Review: Stunning ‘Krisha’ heralds arrival of new talent

Adam Graham
The Detroit News

Remember the name Trey Edward Shults.

He is the writer, director and editor of “Krisha,” a paralyzingly haunting debut feature that announces him as a major new talent to watch. “Krisha” — pronounced “KREE-sha” — is a knock-out family drama with the intimacy of an ice cold slap to the face and tension so thick it could make you choke.

In a ferocious lead performance, Krisha Fairchild is Krisha, an ex-hippie in her 60s returning to her family for Thanksgiving dinner after being out of the picture for years. We first meet her as she pulls up on the street, her dress partially caught in her car door, as she gets out and walks up to the wrong house. Things don’t get much better from there.

Krisha works to settle into a normal routine with her family, including her sister Robyn (Robyn Fairchild) and her son Trey (Shults), but she is slowly consumed by the demons she’s grappled with for years. Shults uses strange camera angles and Brian McOmber’s jarring, highly experimental score to turn an ordinary scene — a family at the holidays — into something out of a horror movie.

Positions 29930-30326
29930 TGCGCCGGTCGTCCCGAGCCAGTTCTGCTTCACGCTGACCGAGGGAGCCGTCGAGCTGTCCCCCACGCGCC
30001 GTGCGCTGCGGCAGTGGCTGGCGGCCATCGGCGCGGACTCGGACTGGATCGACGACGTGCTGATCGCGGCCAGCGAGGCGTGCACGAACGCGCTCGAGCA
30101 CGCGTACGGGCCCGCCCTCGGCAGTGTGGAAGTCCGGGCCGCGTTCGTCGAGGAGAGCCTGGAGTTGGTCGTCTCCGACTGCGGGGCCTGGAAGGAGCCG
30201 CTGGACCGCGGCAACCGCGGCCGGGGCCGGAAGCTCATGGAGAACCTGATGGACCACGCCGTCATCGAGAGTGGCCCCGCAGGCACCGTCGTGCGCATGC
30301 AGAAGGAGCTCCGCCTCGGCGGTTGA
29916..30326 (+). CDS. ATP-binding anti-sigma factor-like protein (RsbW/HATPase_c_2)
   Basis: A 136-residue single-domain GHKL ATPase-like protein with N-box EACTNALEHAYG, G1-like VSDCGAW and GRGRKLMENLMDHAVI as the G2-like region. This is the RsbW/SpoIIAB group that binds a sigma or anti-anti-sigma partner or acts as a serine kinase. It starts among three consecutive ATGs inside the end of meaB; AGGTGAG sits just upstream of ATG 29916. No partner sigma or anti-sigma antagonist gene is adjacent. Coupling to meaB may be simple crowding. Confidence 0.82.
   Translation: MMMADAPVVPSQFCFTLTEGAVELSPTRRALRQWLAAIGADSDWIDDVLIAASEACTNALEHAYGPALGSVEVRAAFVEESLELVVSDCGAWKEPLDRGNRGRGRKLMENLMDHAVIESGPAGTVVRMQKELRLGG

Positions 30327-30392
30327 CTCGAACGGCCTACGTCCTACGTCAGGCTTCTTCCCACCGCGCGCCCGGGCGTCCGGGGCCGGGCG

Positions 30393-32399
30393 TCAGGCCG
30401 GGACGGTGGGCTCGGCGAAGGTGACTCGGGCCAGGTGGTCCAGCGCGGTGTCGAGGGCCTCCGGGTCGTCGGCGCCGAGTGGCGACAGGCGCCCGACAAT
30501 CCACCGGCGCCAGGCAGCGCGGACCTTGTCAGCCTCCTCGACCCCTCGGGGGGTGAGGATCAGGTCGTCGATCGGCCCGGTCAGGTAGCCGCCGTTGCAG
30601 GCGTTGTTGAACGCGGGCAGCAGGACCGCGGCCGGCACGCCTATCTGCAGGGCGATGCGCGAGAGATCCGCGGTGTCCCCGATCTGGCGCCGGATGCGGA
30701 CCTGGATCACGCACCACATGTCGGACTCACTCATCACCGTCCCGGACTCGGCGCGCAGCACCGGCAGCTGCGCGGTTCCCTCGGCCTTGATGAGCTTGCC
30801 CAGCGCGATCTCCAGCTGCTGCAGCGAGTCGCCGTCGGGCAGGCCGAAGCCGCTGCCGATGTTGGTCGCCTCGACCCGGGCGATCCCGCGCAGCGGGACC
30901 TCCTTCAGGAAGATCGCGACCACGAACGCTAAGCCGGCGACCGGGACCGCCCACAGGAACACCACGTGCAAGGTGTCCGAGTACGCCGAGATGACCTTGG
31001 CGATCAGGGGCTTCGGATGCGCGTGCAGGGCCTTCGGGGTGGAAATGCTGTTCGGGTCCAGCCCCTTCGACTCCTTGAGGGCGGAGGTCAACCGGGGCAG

Shults even crops the frame to put viewers inside the head of Krisha as her world begins to collapse around her. Fairchild’s performance, meanwhile, is brave, brazen, no-holds-barred material, and neither she nor Shults are afraid to parse deep into the discord that rips families to pieces.

“Krisha” was funded through a Kickstarter campaign, and Shults cast his family members in most of the roles (Fairchild is Shults’ aunt). Now his small, personal story has turned into something far greater. “Krisha” is a stone cold stunner.


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Rated R for language, substance abuse and some sexual content

Running time: 83 minutes